The increased proportion of P. falciparum malaria in this single, private hospital compared to the NVBDCP may be attributed to the disease's severity, which required admission or referral. Prior studies have shown that tertiary care hospitals treat more P. falciparum malaria cases [12–14]. Another potential reason for the difference may be the reliance of the private hospital on more stringent laboratory diagnostic tests. The data indicate that the P. falciparum variant was the causative agent in almost 50% of the cases, while P. vivax was identified as the causative agent in slightly less than 25% of the cases with remainder unknown. Because positive species delineation was done using microscopy to corroborate antigen tests in all cases, this may partially account for why the P. falciparum burden is underestimated in the NVBDCP surveillance data for India which relies primarily on blood slide examination as a diagnostic tool.
Probability sampling was not used to assess the underlying malaria burden in the NCR region or the private health care facility within the region. Instead, the cases were essentially self-selected based on the initial clinical diagnosis by physicians or health practitioners. Therefore, one needs to be cautious in making overly broad generalizations due to inherent sampling bias.
The analysis of patterns in falciparum and vivax malaria among patients in a private comprehensive-care, multi-specialty hospital in New Delhi reveals that P. faciparum was the dominant cause of cases requiring treatment in the facility on an overall basis. Plasmodium vivax also caused a large proportion of the cases presenting clinically in the summer and monsoon seasons. The proportion of P. falciparum malaria cases tends to be greatest during the post-monsoon season, while the proportion of P. vivax malaria cases tends to be greatest in the monsoon season. This seasonal variation between the Plasmodium species causing malaria is worth noting.
As noted above, the analysis presented is constrained by the data-selection process. In all cases (private and NVBDCP), only individuals know to have malaria or with a fever and suspected to have malaria were tested for malaria. This limits the generalizability of the results. Interestingly enough, despite this caveat, under-reporting of P. falciparum malaria cases was evident when the data from the private hospital were compared with data from the national surveillance programme for approximately same period for the NCR region. While the data indicate a large number of P. falciparum malaria cases were treated at this single hospital, the national data reported a smaller number of malaria cases caused by P. falciparum for the region. This is a startling discrepancy and demonstrates clearly the importance of routinely collecting data from private health care facilities in order to delineate more fully patterns of malaria in India. Moreover, unless such data from private health care facilities are systematically integrated into surveillance programmes, the size of the malaria problem requiring health care services may be misestimated.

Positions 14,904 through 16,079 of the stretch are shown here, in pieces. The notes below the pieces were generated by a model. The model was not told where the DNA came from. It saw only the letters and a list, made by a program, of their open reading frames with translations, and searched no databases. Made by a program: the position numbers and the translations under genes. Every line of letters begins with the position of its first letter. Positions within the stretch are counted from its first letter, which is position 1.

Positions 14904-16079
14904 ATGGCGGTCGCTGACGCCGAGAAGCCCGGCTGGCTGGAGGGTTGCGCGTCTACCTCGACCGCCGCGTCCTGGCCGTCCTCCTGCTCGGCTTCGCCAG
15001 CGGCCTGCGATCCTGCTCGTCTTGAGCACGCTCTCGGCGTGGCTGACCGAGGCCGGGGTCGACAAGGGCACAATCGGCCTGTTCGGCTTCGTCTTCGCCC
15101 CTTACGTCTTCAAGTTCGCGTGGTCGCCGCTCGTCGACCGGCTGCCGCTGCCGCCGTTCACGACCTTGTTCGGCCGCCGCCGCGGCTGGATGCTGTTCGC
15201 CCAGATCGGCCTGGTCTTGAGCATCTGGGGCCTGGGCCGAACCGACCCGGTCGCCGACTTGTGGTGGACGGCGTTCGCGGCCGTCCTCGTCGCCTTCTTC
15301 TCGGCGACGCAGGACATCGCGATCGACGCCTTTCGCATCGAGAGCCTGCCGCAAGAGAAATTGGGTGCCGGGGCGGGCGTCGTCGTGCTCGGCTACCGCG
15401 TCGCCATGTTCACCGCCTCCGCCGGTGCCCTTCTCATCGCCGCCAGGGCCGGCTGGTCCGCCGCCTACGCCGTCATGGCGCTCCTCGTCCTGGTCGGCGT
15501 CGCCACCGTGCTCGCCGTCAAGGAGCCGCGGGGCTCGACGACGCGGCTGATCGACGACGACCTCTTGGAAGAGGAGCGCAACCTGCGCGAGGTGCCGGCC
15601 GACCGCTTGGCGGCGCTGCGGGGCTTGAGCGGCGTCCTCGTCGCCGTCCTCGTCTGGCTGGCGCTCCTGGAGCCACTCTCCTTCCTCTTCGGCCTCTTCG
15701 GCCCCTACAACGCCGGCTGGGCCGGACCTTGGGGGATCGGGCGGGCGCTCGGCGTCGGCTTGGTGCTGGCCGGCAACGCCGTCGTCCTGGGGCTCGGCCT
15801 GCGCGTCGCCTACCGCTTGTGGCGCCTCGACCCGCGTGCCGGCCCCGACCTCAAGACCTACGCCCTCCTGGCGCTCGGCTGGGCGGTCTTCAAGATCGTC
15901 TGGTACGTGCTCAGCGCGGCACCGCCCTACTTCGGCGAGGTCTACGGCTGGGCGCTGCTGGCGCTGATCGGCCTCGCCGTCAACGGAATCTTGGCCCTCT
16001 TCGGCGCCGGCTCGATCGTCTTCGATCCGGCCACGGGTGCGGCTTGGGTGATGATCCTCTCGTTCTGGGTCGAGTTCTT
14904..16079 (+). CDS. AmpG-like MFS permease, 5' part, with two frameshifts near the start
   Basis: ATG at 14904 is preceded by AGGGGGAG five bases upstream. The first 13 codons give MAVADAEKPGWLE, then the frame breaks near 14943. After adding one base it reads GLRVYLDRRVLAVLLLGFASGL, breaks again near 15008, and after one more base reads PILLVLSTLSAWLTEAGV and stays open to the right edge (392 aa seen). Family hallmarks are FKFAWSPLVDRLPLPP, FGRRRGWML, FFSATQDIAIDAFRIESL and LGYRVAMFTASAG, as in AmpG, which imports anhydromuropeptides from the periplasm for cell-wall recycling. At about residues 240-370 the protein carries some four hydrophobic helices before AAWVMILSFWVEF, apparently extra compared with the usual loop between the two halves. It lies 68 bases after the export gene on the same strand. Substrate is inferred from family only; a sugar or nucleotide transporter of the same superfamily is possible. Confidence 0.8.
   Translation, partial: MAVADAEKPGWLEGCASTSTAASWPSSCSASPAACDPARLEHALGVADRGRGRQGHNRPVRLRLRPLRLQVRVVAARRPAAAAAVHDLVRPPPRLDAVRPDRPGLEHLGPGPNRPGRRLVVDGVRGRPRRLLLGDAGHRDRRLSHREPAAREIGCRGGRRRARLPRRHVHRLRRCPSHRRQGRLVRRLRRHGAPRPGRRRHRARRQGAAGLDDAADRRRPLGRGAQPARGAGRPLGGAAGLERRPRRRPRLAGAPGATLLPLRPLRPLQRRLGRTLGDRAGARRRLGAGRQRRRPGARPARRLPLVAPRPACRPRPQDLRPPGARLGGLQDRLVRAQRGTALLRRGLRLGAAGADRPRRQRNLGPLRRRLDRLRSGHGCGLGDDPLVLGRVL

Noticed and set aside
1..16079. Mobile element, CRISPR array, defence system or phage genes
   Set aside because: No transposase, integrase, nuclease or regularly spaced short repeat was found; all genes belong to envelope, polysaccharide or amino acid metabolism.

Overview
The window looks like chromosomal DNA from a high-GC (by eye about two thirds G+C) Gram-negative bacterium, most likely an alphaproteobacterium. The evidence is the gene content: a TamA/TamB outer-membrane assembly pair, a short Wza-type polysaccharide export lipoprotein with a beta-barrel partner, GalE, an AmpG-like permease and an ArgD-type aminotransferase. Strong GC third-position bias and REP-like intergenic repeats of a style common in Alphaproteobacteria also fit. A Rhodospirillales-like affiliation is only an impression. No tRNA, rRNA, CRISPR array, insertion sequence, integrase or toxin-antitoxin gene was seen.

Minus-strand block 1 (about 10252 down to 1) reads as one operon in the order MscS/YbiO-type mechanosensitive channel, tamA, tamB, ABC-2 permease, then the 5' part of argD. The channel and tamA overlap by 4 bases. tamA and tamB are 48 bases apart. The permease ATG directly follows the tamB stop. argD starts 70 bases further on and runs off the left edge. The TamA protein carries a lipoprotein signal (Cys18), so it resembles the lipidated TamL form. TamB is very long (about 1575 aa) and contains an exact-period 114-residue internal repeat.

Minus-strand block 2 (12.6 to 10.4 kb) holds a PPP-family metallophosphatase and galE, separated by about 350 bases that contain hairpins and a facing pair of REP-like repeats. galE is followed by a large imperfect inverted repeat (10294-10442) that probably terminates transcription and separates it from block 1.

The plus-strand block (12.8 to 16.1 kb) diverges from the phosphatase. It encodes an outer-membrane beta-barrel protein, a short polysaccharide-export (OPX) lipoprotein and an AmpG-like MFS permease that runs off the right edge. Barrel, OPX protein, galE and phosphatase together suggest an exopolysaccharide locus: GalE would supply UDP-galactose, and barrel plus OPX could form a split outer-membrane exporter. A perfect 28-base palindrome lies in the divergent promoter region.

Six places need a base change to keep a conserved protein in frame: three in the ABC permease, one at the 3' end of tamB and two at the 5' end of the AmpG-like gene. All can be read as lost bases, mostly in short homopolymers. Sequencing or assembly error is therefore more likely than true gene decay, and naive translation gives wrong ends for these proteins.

- WHO: World Malaria Report. 2008, Geneva: World Health OrganizationGoogle Scholar
- National Vector Borne Disease Control Program. [http://www.nvbdcp.gov.in/]
- Kumar A, Valecha N, Jain T, Dash AP: Burden of malaria in India: retrospective and prospective view. Am J Trop Med Hyg. 2007, 77: 69-78. [http://www.ncbi.nlm.nih.gov/bookshelf/br.fcgi?book=mal3&part=pg69]PubMedGoogle Scholar
- WHO: Severe and complicated falciparum malaria. Trans R Soc Trop Med Hyg. 1990, 84: 1-60.Google Scholar
- SAS Institute: SAS for Windows, version 9.1.3. 2003, Cary, NC: SAS Institute IncGoogle Scholar
- Cody RP, Smith JK: Applied Statistics and the SAS Programming Language. 2006, N.J.: Prentice Hall, Inc, 5Google Scholar
- Agresti A: Categorical Data Analysis. 1990, New York, New York: John Wiley & SonsGoogle Scholar
- Dhiman RC, Pillai CR, Subbarao SK: Investigation of malaria outbreak in Rajasthan. Indian J Malariol. 2001, 32: 119-128.Google Scholar
- Srivastava HC, Kant R, Bhatt RM, Sharma SK, Sharma VP: Epidemiological observations on Malaria in villages of Buhari PHC, Surat, Gujrat. Indian J Malariol. 1995, 32: 140-152.PubMedGoogle Scholar
- Singh N, Mishra SS, Singh MP, Sharma VP: Seasonality of Plasmodium vivax and Plasmodium falciparum in tribal villages in central India (1987-1995). Ann Trop Med Parasitol. 2000, 94: 101-112. 10.1080/00034980057446.View ArticlePubMedGoogle Scholar
- Directorate of National Vector Borne Disease Control Programme: Operational Manual for Implementation of Malaria Programme 2009 (Draft). 2008, New Delhi: Ministry of Health & Family Welfare, Government of IndiaGoogle Scholar
- Herris VK, Richard VS, Mathai E, Sitaram U, Kumar KV, Cherian AM, Amelia SM, Anand G: A study on clinical profile of Falciparum malaria in a tertary care hospital in south India. Indian J Malariol. 2001, 38: 19-24.Google Scholar
- Kochar DK, Saxena V, Singh N, Kochar SK, Kumar V, Das A: Plasmodium vivax malaria. Emerg Infect Dis. 2005, 11: 132-134.PubMed CentralView ArticlePubMedGoogle Scholar
- Shukla MM, Singh N, Singh MP, Tejwani BM, Srivastava DK, Sharma VP: Cerebral malaria in Jabalpur, India. Indian J Malariol. 1995, 32: 70-75.PubMedGoogle Scholar
This article is published under license to BioMed Central Ltd. This is an Open Access article distributed under the terms of the Creative Commons Attribution License (http://creativecommons.org/licenses/by/2.0), which permits unrestricted use, distribution, and reproduction in any medium, provided the original work is properly cited.